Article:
A dairy co-op has struck a deal with Tesco to improve milk prices for members who supply its Haverfordwest creamery. But Scottish members will not benefit, even though they invested in the plant.
Farmer-owned First Milk has spent £9.5m on capital projects at Haverfordwest in Merlin’s Bridge, west Wales, over the last two years. It produces cheese for Tesco and other companies, via a partnership with Adams Foods, at the plant.
Under a new arrangement, Tesco will pay its Tesco Sustainable Dairy Group base price to suppliers of milk for cheese at the creamery. These farmers will receive a Tesco winter supplement between 31 August and the end of February 2016.
NFU Scotland president Allan Bowie said the move bypassed Scottish farmer members, who had contributed towards improvements at Haverfordwest.
“We’ve been hearing from them very strongly that they’re in opposition to this,” he said. “This is the first time there’s been a market uplift. They’re looking for benefits from all sites but this deal only benefits one particular milk field, which was created by First Milk’s new management.”
He said First Milk’s manufacturing base in Scotland was inadequate. Although First Milk had invested in its Campbeltown creamery, aided by £450,000 of support from the Scottish government, there was no other added-value plant to take volume. Members in Scotland’s central belt, including a significant number of farms with around 150 cows in Ayreshire and Lanarkshire, were heading south to try to find a market.
“These farmers have been loyal to First Milk,” he said. “NFU Scotland has stressed to First Milk that the business must act in a way that benefits them.”
Argyll and Bute MSP Michael Russell also criticised the decision. During a Scottish Parliament debate on 23 September he said: “Those who supply the Haverfordwest plant will get a huge boost in payments, but all the other members, whose money has gone to equip and run it over the years, will get nothing.
“When is a co-operative not a co-operative? The answer is when it is run by First Milk.
“I appeal to First Milk to rescind that decision to help all its members to survive, not just some. The members of First Milk have much money tied up in the company and they want it to succeed, but if First Milk turns its back on them just when they need it most, it will forfeit all right to respect and continuing support.”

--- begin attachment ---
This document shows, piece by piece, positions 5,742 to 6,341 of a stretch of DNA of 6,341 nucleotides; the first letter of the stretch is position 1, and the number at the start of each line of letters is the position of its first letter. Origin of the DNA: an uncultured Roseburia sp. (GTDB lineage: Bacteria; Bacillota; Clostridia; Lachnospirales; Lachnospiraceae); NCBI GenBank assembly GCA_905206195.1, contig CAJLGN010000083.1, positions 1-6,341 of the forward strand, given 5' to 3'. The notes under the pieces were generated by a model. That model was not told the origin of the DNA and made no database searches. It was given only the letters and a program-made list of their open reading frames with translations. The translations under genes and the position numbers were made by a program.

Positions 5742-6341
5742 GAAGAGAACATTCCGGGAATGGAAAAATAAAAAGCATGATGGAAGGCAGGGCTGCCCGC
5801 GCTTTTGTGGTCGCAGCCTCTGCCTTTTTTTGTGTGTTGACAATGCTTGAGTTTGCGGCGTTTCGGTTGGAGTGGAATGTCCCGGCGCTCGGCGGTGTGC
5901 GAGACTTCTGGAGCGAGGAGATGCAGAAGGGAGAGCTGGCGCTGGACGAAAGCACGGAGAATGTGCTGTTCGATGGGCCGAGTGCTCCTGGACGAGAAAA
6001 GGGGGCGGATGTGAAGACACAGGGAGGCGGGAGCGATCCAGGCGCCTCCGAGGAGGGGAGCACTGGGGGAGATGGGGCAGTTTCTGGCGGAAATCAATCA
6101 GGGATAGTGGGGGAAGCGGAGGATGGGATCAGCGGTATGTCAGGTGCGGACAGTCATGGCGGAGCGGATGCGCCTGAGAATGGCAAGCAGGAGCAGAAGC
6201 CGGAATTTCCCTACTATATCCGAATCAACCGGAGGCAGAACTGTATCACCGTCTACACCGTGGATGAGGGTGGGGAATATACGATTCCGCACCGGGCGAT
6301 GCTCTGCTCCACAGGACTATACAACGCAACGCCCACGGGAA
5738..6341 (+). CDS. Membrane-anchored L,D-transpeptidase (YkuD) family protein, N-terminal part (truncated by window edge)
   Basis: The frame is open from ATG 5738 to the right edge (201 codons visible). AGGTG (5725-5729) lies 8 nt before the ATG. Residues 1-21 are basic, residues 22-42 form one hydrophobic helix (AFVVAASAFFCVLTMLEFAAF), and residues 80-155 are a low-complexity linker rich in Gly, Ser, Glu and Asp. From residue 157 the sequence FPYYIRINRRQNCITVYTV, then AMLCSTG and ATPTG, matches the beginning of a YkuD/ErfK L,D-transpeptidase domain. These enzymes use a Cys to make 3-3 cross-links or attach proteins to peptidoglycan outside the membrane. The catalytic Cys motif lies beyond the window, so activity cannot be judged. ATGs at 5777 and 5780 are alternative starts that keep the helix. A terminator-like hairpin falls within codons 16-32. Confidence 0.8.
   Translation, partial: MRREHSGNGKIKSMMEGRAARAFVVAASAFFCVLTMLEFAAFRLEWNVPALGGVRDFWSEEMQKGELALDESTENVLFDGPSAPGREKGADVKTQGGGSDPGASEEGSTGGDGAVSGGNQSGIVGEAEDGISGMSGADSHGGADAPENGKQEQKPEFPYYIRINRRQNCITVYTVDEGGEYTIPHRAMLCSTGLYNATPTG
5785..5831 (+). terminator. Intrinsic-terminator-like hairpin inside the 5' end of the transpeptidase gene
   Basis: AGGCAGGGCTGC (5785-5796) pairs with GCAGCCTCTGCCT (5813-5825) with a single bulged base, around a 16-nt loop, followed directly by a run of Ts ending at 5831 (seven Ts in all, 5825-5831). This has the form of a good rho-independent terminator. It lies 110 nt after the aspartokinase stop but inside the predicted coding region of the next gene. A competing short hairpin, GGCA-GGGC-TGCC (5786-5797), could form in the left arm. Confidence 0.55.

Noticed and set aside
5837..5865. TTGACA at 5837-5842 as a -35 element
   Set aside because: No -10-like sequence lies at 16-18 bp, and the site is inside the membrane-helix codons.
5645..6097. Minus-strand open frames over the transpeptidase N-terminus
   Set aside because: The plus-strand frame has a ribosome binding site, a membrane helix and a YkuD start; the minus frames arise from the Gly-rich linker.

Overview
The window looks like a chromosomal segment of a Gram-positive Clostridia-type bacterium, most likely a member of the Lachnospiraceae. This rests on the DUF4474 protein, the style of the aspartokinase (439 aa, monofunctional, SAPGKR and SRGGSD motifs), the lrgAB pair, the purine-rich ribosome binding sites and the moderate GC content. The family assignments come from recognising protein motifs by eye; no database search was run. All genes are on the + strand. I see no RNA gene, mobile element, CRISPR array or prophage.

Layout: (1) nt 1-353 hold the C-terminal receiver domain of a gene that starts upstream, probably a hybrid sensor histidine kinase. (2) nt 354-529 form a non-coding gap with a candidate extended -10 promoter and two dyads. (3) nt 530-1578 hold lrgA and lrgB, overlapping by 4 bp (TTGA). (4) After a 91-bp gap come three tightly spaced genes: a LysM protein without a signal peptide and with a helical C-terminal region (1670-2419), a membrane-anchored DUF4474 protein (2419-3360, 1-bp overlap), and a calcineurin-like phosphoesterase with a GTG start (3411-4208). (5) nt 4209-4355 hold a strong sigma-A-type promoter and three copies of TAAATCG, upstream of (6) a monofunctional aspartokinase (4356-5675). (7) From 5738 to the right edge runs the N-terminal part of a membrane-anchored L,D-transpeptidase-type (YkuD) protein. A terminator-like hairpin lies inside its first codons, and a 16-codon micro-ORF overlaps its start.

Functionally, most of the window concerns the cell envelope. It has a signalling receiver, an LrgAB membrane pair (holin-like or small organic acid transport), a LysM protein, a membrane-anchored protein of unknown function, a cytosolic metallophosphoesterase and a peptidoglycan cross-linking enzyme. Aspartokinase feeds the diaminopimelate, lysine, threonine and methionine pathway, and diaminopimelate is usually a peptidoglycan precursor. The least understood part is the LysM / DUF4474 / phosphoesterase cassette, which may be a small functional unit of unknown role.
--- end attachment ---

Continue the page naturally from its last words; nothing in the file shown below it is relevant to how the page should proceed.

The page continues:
Mr Russell said First Milk had been “disastrously run”, and the future of the dairy industry in Argyll and Bute “hangs on a knife edge”. “If there isn’t a significant price rise or significant intervention before the winter sets in, with increased feeding costs, many of those who are presently in the sector will leave it, no matter the cost to them,” he said.
A First Milk spokesperson said: “The additional funds from Tesco are generated by cheese which is produced only at our Haverfordwest creamery. This decision is in line with the value-driven pricing we have in place. It also gives us the best opportunity to build a stronger relationship with the UK’s largest retailer.
“We’ve made investments right across the country. This has included substantial investment at both Campbeltown and Glenfield near Fife. The bulk of the Haverfordwest investment over the last couple of years has focused on driving efficiencies, e.g. new boilers and effluent plant. Similar projects have been put in place at the Lake District and Campbeltown creameries.”
First Milk chief executive Mike Gallacher added: “Tesco has a strong track record in supporting British dairy farmers and we warmly welcome this move on cheese. It allows us to directly pass on the benefits to First Milk farmers who supply the milk that produces Tesco’s cheese. This move will be valued by all dairy farmers and British consumers.”
Chair Sir Jim Paice added: “Tesco’s leadership here is a very significant step in building greater sustainability within the production of high quality British cheese and the dairy farmers, who produce it. British consumers have demonstrated their support for farmers across Britain who are receiving less than the cost of production for their milk.
“While we’re working with others to address this situation, the move by Tesco on cheese demonstrates the difference that can be made by a company who quickly steps up to the mark and takes effective action.
“First Milk generates £180m per year of economic activity in Wales and the series of investments being made at our Haverfordwest creamery are all about furthering the interests of our farmer owners. We have a strong core business which makes a significant contribution to the Welsh economy and through our innovation pipeline we’re securing an exciting future, adding greater value to every litre of our members’ milk.”
First Milk produces annual revenues of £610m (2013/14 figures) and is headquartered in Glasgow, with seven manufacturing sites across England, Scotland and Wales.